Soccer newsletter: Checking in with the USL
Hello, and welcome to another edition of the L.A. Times soccer newsletter. I’m Kevin Baxter, The Times’ soccer writer, and we have a lot of news today, but we’ll begin with a peek at the Orange County Soccer Club and the rest of USL Championship. Because while everybody and every league has suffered during the COVID-19 shutdown, the pain has been particularly acute for the second-tier USL Championship, which was carrying a ton of momentum into 2020 before being forced to shut down less than two weeks into its schedule.
OCSC helped christen the 10th season of the rapidly expanding league last month, playing the El Paso Locomotive to a scoreless draw at the Orange County Great Park. Six days later the league – and the rest of pro sports in the U.S. – stopped play and OCSC has no idea when it may play again.
The indefinite suspension comes at a bad time for the league, which has grown from six to 35 teams over the last decade. Expansion fees have gone from $150,000 to $10 million over that span, total attendance was expected to top 3 million for the first time this season and the league had a new three-year TV deal with ESPN that would have tripled the number of televised games.
More than $1 billion in stadium construction has either been pledged or is already underway.
Now all that has been put on pause. And given the delicate finances of clubs at all level of the U.S. soccer pyramid, it’s uncertain what the league will look like when play resumes.
“This is an extremely tough time for our league. We can’t minimize that. It hurts,” Jake Edwards, the league president, said. “But I think even in these dark times we all believe our brightest days are still ahead of us.”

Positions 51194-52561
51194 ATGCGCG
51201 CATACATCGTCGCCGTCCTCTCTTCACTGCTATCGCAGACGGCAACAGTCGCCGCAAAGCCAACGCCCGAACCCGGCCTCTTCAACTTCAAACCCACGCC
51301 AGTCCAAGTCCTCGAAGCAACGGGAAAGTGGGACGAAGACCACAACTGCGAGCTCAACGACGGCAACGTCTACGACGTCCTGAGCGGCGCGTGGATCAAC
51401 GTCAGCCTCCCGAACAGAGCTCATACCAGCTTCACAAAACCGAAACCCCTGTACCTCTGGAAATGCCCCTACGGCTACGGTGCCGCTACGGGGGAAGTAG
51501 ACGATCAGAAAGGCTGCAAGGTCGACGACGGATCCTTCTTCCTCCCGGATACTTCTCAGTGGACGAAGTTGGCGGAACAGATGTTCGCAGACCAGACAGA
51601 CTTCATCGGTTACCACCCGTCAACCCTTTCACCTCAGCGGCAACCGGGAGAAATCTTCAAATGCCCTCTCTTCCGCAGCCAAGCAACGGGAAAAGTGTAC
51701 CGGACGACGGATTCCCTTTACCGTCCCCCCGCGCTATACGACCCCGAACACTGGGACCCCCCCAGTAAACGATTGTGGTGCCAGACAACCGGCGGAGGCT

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Consider what the USL Championship may have lost. Team owners this season included former U.S. national team stars Landon Donovan, also the coach and executive vice-president with the San Diego Loyal; and record-setting goalkeeper Tim Howard, a player and sporting director at Memphis 901. Former Dodger pitcher Brandon McCarthy and musician Diplo are co-owners of the team in Phoenix and Spanish World Cup champion David Villa is a part owner of Queensboro, which is still scheduled to play its first game next season.
With expansion fees in the top-flight MLS passing $325 million, Edwards says the USL – which also includes the 94 teams in USL League One and League Two – has continued drawing interest from investors who see the potential of soccer in the U.S. but can’t pull a third of a billion dollars together.
“There was obviously incredible buzz about everything that was going on,” said Oliver Wyss, Orange County’s general manager.
The league has deep roots in Orange County’s Great Park, where the OCSC plays in one of the league’s most attractive stadiums.
In 2016 investment manager James Keston paid about $5 million for the Orange County Blues, rebranding the team and moving it to a new 5,500-seat home on the site of the former Marine Corps air station. Two years later, behind a 20-goal season from Thomas Enevoldsen, the team made it to the Western Conference final.
With Enevoldsen, who came to the USL from Denmark in hopes of landing an MLS job, returning to Orange County this season, third-year manager Braeden Cloutier, a former coach in the Galaxy academy, felt he had a team that could compete for a title.
Instead his team has been banned from training through at least May 3, a prohibition that is likely to be extended.